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 Posted:   Feb 13, 2020 - 3:01 PM   
 By:   OnyaBirri   (Member)

Does anyone else do this?

I will burn a CD with the score more or less in chronological order, and then I'll finish with Roland Shaw's instrumental version of the title tune from that particular film.

Perfect way to wrap up the albums!

 
 
 Posted:   Feb 13, 2020 - 4:38 PM   
 By:   villagardens553   (Member)

No, I don't do that, but I know you--and a lot of other people-- really like that Roland Shaw guy.

 
 
 Posted:   Feb 13, 2020 - 4:39 PM   
 By:   OnyaBirri   (Member)

No, I don't do that, but I know you--and a lot of other people-- really like that Roland Shaw guy.

His instrumental versions of the various Bond main title themes are often better than Barry's own instrumental versions!

 
 
 Posted:   Feb 13, 2020 - 5:13 PM   
 By:   villagardens553   (Member)

No.

 
 
 Posted:   Feb 13, 2020 - 5:49 PM   
 By:   OnyaBirri   (Member)

No.

I disagree. Some of Barry's instrumental versions are sleepy and lethargic. The Roland Shaw arrangements are closer to the vocal versions!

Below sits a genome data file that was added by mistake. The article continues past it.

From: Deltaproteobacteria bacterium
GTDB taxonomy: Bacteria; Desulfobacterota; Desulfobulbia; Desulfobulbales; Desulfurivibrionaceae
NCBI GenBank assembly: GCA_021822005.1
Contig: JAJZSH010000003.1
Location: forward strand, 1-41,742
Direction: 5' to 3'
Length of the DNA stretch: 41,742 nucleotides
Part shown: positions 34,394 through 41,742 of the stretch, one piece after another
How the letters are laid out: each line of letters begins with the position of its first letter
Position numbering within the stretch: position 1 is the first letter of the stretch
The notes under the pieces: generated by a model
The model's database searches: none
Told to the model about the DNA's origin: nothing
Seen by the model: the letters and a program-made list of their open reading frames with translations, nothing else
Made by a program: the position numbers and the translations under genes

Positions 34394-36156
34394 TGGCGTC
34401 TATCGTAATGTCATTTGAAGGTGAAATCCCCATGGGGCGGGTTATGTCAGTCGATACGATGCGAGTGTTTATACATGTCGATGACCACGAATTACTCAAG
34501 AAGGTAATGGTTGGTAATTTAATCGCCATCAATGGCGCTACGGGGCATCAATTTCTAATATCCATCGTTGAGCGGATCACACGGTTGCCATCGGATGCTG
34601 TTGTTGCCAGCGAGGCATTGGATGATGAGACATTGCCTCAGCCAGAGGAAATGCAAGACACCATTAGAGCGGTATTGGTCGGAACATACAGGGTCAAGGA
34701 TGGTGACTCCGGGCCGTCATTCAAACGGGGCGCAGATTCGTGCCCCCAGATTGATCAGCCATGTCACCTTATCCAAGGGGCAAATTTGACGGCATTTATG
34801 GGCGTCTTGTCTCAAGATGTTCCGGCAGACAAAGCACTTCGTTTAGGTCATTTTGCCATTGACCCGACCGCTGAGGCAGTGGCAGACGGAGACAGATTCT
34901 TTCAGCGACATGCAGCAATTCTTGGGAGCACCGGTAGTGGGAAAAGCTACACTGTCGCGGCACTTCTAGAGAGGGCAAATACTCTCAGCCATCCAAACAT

Posted:   Feb 14, 2020 - 6:21 AM   
 By:   stanatstationnj   (Member)

No.

I disagree. Some of Barry's instrumental versions are sleepy and lethargic. The Roland Shaw arrangements are closer to the vocal versions!


I have to agree with Onya. Many of Roland Shaw's interpretations of Barry's Bond themes are first rate arrangements, with real energy: 007; Goldfinger; Thunderball; OHMSS. That said, I could do without his choral arrangement of You Only Live Twice; one version of DAF is better than the other.
Capping the album assembly this way is an interesting idea.
I tend to separate Barry originals and covers. Shaw definitely leads all the cover artists.
Stan

 
 Posted:   Feb 14, 2020 - 6:26 AM   
 By:   solium   (Member)

No, I don't do that, but I know you--and a lot of other people-- really like that Roland Shaw guy.

His instrumental versions of the various Bond main title themes are often better than Barry's own instrumental versions!


Agreed! Love Shaw.

 
 
 Posted:   Feb 14, 2020 - 6:49 AM   
 By:   villagardens553   (Member)

You're right that Shaw's have more energy, but is that a good thing? Just a matter of opinion. I see the appeal of Roland Shaw--who was arranging for a record-buying market--but my preference is Barry. My favorite instrumental version of any Bond theme is for a song that's not even one of the very best--and that's Barry's Thunderball instru from the soundtrack album. You could call it sleepy and lethargic, but I'd describe it as more seductive and mysterious.

 
 
 Posted:   Feb 14, 2020 - 7:49 AM